If retirees could take their pick, most would probably want to spend their golden years somewhere warm, beautiful, and affordable, with a strong sense of community, ample services for seniors, and easy access to medical care. But if you’re living on CPP/OAS alone, a few places with all those characteristics get knocked off the list.
By no means an exhaustive list, here’s a handful of Canadian cities that might just make for a great place to live if you’re on a pensioner’s income.
Property taxes weren’t taken into account in this collection, because they’re calculated based on the assessed value of your home, and, ironically, Vancouver, where real-estate prices and the cost of living are sky high, has the lowest property taxes in the country.
Celebrating its 125th birthday next year, the city was named Canada’s most polite and honest by Reader’s Digest. It made the list because of its cheap real estate: The average price of a home was $158,680 in September, according to the Canadian Real Estate Association. The average price of a one-bedroom rental apartment as of April is $626, according to the CMHC.
New Brunswick has the second highest number of family physicians per 100,000 in Canada (144, after Newfoundland/Labrador’s 163), according to the Canadian Medical Association. A monthly bus pass for seniors goes for $47, while gas was going for as low as 119.9 as of October 25, Gas Buddy reports.
The consumer price index (CPI) 125.2 for New Brunswick, which is lower than that of the country as a whole, at 125.8, and one of the lowest in Canada. (This means that a basket a goods that cost $100 in 2002 now costs $125.20.)
The city of 69,000 is great for walking: Its four parks, including Riverfront, with a trail that follows the Petitcodiac River, have groomed trails that are open year-round.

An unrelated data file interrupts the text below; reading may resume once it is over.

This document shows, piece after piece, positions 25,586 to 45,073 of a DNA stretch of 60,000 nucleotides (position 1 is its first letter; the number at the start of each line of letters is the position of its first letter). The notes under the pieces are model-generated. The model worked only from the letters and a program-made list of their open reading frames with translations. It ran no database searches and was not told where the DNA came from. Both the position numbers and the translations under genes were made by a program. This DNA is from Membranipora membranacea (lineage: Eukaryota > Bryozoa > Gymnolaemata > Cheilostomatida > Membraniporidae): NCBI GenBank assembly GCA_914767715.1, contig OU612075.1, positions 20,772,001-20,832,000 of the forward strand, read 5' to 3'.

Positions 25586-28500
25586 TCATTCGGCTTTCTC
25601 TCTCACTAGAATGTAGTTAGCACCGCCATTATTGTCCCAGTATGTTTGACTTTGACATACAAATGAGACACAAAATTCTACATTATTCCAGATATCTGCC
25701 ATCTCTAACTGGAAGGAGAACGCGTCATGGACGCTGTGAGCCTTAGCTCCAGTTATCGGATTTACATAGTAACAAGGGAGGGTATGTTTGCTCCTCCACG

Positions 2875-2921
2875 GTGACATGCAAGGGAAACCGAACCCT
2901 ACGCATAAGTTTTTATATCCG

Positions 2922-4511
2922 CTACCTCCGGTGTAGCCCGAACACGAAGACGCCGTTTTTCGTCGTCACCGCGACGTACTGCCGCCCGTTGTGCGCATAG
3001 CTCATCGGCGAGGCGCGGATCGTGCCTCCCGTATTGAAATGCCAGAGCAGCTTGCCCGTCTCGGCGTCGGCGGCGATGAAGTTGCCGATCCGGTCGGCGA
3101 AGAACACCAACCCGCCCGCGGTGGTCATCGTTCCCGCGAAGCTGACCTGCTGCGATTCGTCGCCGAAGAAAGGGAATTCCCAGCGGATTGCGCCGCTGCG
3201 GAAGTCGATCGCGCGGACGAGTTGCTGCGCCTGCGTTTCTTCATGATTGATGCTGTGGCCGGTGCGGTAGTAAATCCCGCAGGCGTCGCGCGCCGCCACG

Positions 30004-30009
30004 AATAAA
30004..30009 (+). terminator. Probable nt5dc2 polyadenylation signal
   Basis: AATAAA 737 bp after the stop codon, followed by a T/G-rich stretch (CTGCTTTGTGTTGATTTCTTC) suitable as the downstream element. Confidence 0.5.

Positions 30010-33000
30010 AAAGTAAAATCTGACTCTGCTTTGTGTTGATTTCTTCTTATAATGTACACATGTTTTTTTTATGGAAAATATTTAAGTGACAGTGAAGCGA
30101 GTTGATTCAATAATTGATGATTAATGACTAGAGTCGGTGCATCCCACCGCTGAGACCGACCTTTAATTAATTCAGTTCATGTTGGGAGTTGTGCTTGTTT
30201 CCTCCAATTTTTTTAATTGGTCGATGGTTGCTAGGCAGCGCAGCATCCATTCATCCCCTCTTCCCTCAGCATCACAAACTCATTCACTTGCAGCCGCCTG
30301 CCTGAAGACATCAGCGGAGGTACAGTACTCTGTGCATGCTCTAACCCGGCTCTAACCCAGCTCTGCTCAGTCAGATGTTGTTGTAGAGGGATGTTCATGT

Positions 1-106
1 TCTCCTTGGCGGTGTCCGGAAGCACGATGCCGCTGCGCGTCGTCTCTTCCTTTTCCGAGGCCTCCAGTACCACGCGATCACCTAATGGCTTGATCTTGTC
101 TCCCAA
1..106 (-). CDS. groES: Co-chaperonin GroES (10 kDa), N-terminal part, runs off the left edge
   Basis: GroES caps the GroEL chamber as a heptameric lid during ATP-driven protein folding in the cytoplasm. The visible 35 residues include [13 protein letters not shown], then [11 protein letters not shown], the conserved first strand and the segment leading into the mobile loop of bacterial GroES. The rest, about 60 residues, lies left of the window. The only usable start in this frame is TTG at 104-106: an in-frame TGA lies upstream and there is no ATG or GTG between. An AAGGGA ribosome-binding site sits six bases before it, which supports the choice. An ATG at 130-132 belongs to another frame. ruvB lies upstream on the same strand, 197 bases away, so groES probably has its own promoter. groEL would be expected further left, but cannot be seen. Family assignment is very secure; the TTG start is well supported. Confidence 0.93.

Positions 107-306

The average price of homes here is $385,858 homes here, while a one-bedroom apartment rents for $664 on average. A litre of gas was 105.9, while bus passes for seniors are just $25 (or $45 for service to nearby Red Deer).
Alberta ranks sixth in terms of numbers of doctors per 100,000 (114) and its CPI is 132.9.
In 2013, the City of Lacombe conducted its inaugural citizen satisfaction survey. People were asked what they considered to be the three most significant factors that contribute to high quality of life there. Thirty-four per cent of respondents cited the “small-town feel”, while 22 percent mentioned the people and the friendliness of the community. Ninety-six per cent of the respondents rated the overall quality of life as “excellent,” “very good,” or “good”.
- Stratford The average house price is $251,365 while rentBoard.ca lists the average rent for a one-bedroom as $755. The CPI is 126.7. A litre of gas goes for 117.4; a seniors’ monthly bus pass is $47.
Ontario scores poorly on the number of GPs per capita: just 96 per 100,000 (above the Territories’ 93. However, their citizens must keep healthy through things like the Stratford Lakeside Active Adults Association (55+), which offers programs in everything from fitness and Wii sport to crokinole and billiards,
Stratford is also known for its vibrant cultural scene and the renowned Stratford Festival, which celebrates the work of William Shakespeare and other great writers.
- Brandon The average sale price for single detached homes is $264,112; a one-bedroom apartment rents, on average, for $585.
The CPI is the same as that of Canada as a whole, 125.8. You can get gas for 113.9 and a senior’s monthly bus pass for $40.
Manitoba has 109 GPs for every 100,000 residents, just under the national rate of 110.
A trail system within the city itself, a network of community gardens, and free activities at Brandon University’s Healthy Living centre during Active Aging Week make it a senior-friendly place.
If small-town feel isn’t your thing, Halifax might be your best bet. The average rent for a one-bedroom is $783 while a house goes for an average of $273,026.
The CPI is below the national average, at 125.2. A litre of gas is at 121.9, while a seniors’ bus pass costs $58.
Nova Scotia ranks third in the country for the number of GPs, at 140 per 100,000. Halifax has one of the largest concentrations of health care facilities and specialists in Canada, according to the Greater Halifax Partnership.
With a thriving arts scene, many walking trails, the city also appeals to seniors who want to travel: it’s two hours closer to Europe by air than any other North American destination, and closer to New York than any other Canadian city.